Exceptional Chromosome Regions II



Status Report on Gap Closure of the Human Chromosome 5 BAC Map

Steve Lowry, Joel Martin, Duncan Scott, and Jan-Fang Cheng
Lawrence Berkeley National Laboratory, Joint Genome Institute

The human chromosome 5 BAC contig map is being assembled by restriction fragment overlaps and sequence overlaps. Other information used to confirm the map include BAC end sequence matches, FISH data, UniSTS matches, and FPC data. The current chr5 map consists of 95 gaps with bridging clones (from the FPC map) and 33 gaps with no bridging clones. We compared the flanking sequences of the 33 unbridged gaps with Celera assembled sequence and found that 11 are located within a scaffold, suggesting that these gaps are clonable by E coli vectors. The reminding 22 gaps include the 5p telomeric region and a gap surrounding the centromere. For the 5q telomeric region, the work of Dr. Harold Riethman's group has identified a half-YAC telomeric clone spanning the 120kb gap between the telomeric end of RP11-324K20 (the most distal BAC on 5q) and the molecular telomere. A cosmid contig is being constructed for sequencing. The most distal BAC on 5p, RP11-811I15, whose physical distance from the molecular telomere is not known, contains characteristic subtelomeric repeats. For the pericentromeric regions, 6 YACs were identified to span 1.9 Mb and 2.7 Mb of the p and q arms, respectively. The alphoid repeat subsets were found in the YACs flanking the centromere. Restriction maps from digests with 5 rare cutters have been determined for the 6 YACs and can be used to estimate the size of the gaps between BAC contigs surrounding the centromere. We are in the process of screening additional human BAC libraries to fill the remaining physical gaps.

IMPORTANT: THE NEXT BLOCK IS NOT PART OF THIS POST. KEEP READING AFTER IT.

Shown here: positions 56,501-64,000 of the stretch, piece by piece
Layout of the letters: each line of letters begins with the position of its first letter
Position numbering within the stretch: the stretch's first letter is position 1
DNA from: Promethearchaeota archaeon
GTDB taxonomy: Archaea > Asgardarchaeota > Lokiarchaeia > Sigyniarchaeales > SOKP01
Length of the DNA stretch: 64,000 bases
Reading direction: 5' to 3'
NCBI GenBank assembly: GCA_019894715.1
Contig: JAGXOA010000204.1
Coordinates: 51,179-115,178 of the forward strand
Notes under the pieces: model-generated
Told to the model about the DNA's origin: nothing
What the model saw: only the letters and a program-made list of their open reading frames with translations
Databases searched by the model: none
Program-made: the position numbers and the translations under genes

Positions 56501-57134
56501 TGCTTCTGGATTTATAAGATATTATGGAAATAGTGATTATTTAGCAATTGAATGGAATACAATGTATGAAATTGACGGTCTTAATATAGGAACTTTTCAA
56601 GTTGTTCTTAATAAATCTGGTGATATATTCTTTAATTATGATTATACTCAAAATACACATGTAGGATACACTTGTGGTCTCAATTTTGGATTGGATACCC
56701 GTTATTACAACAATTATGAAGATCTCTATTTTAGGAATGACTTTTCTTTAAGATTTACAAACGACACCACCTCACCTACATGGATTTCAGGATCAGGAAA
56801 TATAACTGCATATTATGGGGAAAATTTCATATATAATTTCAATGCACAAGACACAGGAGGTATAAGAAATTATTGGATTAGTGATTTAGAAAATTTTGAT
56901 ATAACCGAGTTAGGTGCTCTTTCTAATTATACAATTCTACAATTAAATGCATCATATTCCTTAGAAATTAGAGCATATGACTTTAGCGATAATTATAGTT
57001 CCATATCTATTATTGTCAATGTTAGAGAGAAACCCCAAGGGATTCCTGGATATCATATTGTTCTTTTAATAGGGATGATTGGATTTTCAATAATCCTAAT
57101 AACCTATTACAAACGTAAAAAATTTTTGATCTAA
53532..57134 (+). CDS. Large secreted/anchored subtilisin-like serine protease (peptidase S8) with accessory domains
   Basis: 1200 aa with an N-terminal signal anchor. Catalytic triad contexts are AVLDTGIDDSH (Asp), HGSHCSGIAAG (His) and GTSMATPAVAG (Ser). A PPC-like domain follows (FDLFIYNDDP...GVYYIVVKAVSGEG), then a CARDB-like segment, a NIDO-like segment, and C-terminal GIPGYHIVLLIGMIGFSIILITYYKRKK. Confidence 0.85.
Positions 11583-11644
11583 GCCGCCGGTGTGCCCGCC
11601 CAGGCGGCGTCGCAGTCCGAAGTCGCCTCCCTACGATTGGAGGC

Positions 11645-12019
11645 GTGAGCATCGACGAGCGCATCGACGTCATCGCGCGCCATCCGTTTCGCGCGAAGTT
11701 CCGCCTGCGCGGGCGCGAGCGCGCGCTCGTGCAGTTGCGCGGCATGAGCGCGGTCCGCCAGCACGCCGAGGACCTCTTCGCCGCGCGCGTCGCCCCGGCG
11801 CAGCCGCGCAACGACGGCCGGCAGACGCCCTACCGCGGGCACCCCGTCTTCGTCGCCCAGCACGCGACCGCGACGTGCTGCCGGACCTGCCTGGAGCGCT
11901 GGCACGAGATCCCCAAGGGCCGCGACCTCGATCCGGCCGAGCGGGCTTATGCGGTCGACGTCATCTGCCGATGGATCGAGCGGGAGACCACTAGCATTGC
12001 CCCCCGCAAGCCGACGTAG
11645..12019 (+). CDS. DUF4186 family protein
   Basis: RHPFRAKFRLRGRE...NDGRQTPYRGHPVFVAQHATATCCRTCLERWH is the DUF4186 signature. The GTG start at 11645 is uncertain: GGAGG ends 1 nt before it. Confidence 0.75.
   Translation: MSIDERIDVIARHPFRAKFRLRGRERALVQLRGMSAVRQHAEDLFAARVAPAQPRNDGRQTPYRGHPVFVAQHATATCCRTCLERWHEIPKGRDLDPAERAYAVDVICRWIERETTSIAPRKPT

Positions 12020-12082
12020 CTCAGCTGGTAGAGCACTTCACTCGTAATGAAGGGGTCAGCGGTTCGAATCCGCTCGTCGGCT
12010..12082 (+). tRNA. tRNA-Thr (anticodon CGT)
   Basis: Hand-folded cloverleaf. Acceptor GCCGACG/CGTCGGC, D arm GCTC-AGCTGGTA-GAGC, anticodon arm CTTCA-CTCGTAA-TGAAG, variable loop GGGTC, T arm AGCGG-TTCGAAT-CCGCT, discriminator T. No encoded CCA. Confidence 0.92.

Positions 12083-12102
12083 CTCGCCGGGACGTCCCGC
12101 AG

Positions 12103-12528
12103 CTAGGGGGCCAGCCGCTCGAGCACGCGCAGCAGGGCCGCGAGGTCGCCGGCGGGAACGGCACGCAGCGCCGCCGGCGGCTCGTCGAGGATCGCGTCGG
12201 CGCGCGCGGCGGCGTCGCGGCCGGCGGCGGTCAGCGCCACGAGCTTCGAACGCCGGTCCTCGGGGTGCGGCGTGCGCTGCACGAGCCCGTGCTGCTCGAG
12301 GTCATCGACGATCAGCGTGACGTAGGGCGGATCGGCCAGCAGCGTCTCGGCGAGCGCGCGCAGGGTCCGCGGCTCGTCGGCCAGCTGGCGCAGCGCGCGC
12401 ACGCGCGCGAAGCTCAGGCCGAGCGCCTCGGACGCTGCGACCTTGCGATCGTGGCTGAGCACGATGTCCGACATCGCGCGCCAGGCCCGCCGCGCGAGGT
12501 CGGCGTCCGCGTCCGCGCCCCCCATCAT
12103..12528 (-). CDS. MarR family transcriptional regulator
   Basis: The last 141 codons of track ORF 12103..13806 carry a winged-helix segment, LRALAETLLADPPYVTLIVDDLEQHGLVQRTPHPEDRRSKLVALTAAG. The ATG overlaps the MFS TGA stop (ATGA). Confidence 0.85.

Other regions requiring careful scrutiny are those containing conflicting map and sequence data. For instance, we have found 24 BAC sequences containing UniSTSs from more than one chromosome even though they all mapped to chr5 by FISH. In 7 BACs, the sequences containing multi-chromosomal UniSTSs were assembled into a single sequence contig. Possible explanations are chimeric clones, interchromosomal duplications, or misassembly. The other 17 dubious sequences may contain mixed projects since the UniSTSs hit different sequence contigs. We also have 23 BACs that were mapped to chr5 by FISH but contain UniSTSs from other chromosomes. This apparent discrepancy may be the result of interchromosomal duplications or clone/sequence mistracking. There are three large intrachromosomal duplicated segments on chr5, one on the p arm and two on the q arm. The BACs spanning these regions can be identified in FISH hybridization.

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